> > I don't understand, why "p $xx" does not fail with and "not defined"
    > > error.

    >
    > Because the parser 'sees' the variable $xx and defines it before "p $xx" gets executed.

    [...] - (explanations, referring to why to locals cannot behave this
    way)

    I'll reduce this further down, dealing *only* with global variables.

    (Please, if possible, avoid comparisons to the other variable types.)

    -

    $x_void

    def make_nil_global(val)
    $x_undefined = val
    end

    p global_variables

    -

    Behaviour (ruby 1.9.2p180):

    $x_void is added to the the global_variables (undefined, nil)
    $x_undefined is added to the global_variables (undefined, nil)

    Expected Behaviour:

    $x_void is ignored (*not* added to global_variables, access would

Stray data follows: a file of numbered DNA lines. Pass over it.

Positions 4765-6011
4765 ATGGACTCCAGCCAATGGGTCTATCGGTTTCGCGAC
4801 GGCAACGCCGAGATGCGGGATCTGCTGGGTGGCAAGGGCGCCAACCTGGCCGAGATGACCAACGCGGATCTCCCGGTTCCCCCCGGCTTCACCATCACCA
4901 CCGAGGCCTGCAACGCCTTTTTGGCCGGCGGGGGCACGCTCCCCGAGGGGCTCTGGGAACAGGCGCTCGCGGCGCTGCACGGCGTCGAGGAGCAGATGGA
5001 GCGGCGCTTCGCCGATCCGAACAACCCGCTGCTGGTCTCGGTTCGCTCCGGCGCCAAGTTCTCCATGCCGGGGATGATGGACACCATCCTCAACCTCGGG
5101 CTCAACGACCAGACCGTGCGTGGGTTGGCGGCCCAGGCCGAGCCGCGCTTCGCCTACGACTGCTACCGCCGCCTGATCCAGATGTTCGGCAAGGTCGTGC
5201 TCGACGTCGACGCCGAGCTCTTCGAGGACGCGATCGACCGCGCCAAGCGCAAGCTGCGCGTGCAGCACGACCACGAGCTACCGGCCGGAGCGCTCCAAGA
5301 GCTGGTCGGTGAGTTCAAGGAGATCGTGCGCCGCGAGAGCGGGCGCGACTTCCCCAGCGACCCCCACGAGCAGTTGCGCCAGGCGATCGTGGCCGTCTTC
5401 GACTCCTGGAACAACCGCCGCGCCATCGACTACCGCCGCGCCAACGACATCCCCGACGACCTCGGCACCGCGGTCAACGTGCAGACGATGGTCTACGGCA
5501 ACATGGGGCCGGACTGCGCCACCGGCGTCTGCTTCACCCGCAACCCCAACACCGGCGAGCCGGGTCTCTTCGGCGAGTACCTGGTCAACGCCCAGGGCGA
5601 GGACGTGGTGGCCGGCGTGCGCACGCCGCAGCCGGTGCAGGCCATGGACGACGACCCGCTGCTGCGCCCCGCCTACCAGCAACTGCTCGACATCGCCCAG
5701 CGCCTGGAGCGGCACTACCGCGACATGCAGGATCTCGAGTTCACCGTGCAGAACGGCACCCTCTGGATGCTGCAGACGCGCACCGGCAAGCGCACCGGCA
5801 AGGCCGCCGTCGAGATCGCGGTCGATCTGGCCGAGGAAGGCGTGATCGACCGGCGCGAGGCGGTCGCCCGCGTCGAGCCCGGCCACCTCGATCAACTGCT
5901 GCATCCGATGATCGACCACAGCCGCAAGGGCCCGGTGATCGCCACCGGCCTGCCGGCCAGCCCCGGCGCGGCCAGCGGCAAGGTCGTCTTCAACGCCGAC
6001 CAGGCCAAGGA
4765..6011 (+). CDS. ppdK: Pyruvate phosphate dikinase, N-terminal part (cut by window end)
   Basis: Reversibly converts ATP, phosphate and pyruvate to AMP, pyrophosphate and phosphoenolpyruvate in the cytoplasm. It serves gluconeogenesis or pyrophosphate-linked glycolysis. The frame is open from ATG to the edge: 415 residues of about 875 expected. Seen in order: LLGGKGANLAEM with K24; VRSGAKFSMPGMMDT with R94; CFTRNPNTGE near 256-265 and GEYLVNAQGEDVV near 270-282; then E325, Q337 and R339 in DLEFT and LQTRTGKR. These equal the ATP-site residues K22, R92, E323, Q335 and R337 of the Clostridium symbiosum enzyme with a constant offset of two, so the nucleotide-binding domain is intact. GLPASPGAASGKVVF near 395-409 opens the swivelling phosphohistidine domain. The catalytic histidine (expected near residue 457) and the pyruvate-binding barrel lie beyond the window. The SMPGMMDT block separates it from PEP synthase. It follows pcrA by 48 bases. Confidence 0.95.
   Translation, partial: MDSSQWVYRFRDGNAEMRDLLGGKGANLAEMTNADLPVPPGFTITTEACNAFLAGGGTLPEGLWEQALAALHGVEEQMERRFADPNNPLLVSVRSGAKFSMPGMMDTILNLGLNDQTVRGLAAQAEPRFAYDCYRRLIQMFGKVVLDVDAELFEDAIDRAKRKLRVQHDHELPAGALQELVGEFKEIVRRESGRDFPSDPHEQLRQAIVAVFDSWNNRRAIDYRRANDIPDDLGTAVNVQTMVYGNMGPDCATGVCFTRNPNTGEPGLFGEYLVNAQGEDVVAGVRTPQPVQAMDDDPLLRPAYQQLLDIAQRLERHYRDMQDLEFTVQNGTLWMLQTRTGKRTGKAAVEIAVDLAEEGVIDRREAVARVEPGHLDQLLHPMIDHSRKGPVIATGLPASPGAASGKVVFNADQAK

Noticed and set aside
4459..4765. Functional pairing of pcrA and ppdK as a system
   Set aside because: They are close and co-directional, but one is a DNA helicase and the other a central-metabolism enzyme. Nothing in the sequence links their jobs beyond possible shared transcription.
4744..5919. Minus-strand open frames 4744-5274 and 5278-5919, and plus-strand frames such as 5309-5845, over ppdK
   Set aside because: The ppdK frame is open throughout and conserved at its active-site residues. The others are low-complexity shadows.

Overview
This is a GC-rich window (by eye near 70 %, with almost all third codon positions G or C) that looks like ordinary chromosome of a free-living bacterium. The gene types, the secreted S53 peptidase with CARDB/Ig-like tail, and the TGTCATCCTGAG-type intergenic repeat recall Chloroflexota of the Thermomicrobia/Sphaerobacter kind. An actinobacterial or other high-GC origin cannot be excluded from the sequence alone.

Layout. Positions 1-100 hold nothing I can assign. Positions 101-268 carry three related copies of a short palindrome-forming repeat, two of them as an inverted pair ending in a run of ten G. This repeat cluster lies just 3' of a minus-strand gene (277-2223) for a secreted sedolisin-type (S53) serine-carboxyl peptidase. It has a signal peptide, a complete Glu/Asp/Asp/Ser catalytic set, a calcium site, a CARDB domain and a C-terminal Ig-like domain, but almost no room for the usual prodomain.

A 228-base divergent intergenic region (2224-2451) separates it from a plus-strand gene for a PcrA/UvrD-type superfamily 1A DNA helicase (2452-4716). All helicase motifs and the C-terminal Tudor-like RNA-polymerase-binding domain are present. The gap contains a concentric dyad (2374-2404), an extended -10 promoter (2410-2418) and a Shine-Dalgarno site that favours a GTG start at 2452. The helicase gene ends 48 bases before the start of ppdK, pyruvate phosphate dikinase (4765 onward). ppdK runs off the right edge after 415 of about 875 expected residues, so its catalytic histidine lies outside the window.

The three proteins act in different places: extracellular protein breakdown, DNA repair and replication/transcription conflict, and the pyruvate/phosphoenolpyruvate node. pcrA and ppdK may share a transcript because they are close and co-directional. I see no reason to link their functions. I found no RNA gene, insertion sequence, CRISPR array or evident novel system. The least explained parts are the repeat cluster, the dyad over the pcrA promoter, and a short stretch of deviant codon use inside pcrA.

raise error)
    $x_undefined is added to the global_variables (undefined, nil)

    -

    I cannot see a use case, where placing $x_void into the
    global_variables is *necessary*.

    I possibly oversee something very fundamental, but the main rules for
    my expectations are:

    * variables come to existence when a value is assigned
    * if the value cannot be determined, "nil" is assigned

    ..

    --
    http://lazaridis.com
     
    Ilias Lazaridis, Jun 20, 2011
    #13
  14. On Jun 19, 2011, at 7:20 PM, Ryan Davis wrote:

    > Global variables are just that... global. There's no two ways about =

    it.
    >=20
    > Class variables are shared amongst a tree... but WHERE in the tree is =

    defined by where it is initialized.

    This does not explain why they do not auto-initialize to nil like all
    other shared variable types.

    > And for the record, I think that your assertion that class variables =

    "are almost always wrong" is false. Like all things in software design, =
    they can be used poorly or they can be used well. When they're used =
    well, they're perfect for the job. When they're not, they're horrible. I =